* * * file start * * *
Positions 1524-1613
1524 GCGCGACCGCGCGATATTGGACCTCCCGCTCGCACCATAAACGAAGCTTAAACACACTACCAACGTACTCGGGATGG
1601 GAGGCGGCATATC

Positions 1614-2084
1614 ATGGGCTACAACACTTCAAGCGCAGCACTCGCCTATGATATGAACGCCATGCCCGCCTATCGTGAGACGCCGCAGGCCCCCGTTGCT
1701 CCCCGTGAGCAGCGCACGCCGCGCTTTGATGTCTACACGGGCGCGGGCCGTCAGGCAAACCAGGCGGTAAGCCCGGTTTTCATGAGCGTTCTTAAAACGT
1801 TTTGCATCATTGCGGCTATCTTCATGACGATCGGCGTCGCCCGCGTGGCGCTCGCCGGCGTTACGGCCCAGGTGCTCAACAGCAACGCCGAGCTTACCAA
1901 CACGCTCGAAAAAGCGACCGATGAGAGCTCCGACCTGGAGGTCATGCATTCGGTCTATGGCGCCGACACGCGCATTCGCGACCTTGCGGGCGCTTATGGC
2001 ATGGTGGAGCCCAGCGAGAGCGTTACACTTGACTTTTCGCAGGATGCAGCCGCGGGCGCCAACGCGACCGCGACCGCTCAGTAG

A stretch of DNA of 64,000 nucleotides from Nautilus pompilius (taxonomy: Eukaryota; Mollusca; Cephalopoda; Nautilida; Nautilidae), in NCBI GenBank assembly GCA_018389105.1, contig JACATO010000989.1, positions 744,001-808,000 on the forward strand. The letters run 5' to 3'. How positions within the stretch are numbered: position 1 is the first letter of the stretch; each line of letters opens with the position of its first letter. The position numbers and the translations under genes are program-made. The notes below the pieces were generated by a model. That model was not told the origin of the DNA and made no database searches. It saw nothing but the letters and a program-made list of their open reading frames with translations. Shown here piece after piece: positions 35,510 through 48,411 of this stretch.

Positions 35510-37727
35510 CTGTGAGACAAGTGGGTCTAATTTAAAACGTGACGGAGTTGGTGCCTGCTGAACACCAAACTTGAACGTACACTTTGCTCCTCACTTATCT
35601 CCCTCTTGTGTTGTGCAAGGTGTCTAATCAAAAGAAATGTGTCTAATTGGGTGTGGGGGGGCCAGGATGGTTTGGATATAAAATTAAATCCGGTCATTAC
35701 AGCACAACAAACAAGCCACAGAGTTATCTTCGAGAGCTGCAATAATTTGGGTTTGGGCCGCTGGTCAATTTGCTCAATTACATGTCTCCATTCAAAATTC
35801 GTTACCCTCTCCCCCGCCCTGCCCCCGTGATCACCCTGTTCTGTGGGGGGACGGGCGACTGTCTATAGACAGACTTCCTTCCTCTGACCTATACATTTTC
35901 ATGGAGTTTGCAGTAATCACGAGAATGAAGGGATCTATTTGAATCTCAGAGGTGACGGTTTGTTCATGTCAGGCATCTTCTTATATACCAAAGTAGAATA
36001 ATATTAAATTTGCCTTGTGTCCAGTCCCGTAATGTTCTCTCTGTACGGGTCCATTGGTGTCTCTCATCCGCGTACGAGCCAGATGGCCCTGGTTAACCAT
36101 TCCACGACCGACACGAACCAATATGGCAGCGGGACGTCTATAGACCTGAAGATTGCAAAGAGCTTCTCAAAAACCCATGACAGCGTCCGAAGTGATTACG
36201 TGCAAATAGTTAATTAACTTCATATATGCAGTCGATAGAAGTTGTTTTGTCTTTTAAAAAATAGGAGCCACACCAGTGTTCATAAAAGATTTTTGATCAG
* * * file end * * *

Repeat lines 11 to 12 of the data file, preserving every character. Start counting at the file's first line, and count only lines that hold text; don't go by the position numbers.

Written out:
Positions 35510-37727
35510 CTGTGAGACAAGTGGGTCTAATTTAAAACGTGACGGAGTTGGTGCCTGCTGAACACCAAACTTGAACGTACACTTTGCTCCTCACTTATCT